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WH to Address Climate Change Econ Risk 10/15 06:06


   WASHINGTON (AP) -- The Biden administration is taking steps to address the 
economic risks from climate change, issuing a 40-page report Friday on 
government-wide plans to protect the financial, insurance and housing markets 
and the savings of American families.

   Under the report, the mortgage process, stock market disclosures, retirement 
plans, federal procurement and government budgeting are all being reconsidered 
so the country could price in the risks being created by climate change. The 
report is a follow-up to a May executive order by President Joe Biden that 
essentially calls on the government to analyze how extreme heat, flooding, 
storms, wildfires and broader adjustments to address climate change could 
affect the world's largest economy.

   "If this year has shown us anything, it's that climate change poses an 
ongoing urgent and systemic risk to our economy and to the lives and 
livelihoods of everyday Americans, and we must act now," Gina McCarthy, the 
White House national climate adviser, told reporters.

   A February storm in Texas led to widespread power outages, 210 deaths and 
severe property damage. Wildfires raged in Western states. The heat dome in the 
Pacific Northwest caused record temperatures in Seattle and Portland, Oregon. 
Hurricane Ida struck Louisiana in August and caused deadly flooding in the 

   The actions being recommended by the Biden administration reflect a 
significant shift in the broader discussion about climate change, suggesting 
that the nation must prepare for the costs that families, investors and 
governments will bear.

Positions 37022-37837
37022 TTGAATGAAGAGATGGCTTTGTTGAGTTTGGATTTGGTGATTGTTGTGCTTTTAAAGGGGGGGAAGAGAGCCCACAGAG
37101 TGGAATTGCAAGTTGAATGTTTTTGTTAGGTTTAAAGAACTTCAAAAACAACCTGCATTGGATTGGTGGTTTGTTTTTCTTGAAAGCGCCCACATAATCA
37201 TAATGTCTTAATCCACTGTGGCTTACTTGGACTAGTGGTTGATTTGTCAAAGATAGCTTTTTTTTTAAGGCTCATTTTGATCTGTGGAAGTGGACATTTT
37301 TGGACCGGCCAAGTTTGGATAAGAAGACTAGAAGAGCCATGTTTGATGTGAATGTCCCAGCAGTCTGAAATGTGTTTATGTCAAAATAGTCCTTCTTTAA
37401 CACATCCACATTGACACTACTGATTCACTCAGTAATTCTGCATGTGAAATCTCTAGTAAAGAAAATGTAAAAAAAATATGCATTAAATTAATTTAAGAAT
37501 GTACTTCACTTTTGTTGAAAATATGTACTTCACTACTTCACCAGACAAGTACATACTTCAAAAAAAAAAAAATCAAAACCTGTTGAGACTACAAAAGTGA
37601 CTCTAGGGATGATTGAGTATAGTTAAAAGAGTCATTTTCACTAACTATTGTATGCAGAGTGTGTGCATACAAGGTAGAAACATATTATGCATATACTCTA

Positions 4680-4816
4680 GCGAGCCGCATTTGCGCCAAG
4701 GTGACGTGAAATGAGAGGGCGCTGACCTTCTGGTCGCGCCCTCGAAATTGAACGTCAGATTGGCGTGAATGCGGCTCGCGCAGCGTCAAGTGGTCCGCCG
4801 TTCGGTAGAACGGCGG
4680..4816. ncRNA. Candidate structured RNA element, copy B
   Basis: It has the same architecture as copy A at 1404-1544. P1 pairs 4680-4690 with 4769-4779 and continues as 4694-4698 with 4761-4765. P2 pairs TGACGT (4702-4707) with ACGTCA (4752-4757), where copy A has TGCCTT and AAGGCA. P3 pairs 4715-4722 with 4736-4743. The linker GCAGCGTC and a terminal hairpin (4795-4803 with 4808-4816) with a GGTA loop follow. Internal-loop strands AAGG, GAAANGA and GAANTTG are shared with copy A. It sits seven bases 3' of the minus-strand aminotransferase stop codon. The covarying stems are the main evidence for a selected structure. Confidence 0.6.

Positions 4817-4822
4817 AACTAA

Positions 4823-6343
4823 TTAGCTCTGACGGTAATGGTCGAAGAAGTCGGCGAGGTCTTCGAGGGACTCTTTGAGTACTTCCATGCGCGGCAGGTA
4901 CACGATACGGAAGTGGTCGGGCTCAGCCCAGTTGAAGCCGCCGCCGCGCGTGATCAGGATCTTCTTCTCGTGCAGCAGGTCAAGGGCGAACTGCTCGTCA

The report is also an effort to showcase to the world how serious the U.S. 
government is about tackling climate change ahead of the United Nations Climate 
Change Conference running from Oct. 31 to Nov. 12 in Glasgow, Scotland.

   Among the steps outlined is the government's Financial Stability Oversight 
Council developing the tools to identify and lessen climate-related risks to 
the economy. The Treasury Department plans to address the risks to the 
insurance sector and availability of coverage. The Securities and Exchange 
Commission is looking at mandatory disclosure rules about the opportunities and 
risks generated by climate change.

   The Labor Department on Wednesday proposed a rule for investment managers to 
factor environmental decisions into the choices made for pensions and 
retirement savings. The Office of Management and Budget announced the 
government will begin the process of asking federal agencies to consider 
greenhouse gas emissions from the companies providing supplies. Biden's budget 
proposal for fiscal 2023 will feature an assessment of climate risks.

   Federal agencies involved in lending and mortgages for homes are looking for 
the impact on the housing market, with the Department of Housing and Urban 
Development and its partners developing disclosures for homebuyers and flood 
and climate-related risks. The Department of Veterans Affairs will also look at 
climate risks for its home lending program.

   The Federal Emergency Management Agency is updating the standards for its 
National Flood Insurance Program, potentially revising guidelines that go back 
to 1976.

   "We now do recognize that climate change is a systemic risk," McCarthy said. 
"We have to look fundamentally at the way the federal government does its job 
and how we look at the finance system and its stability."

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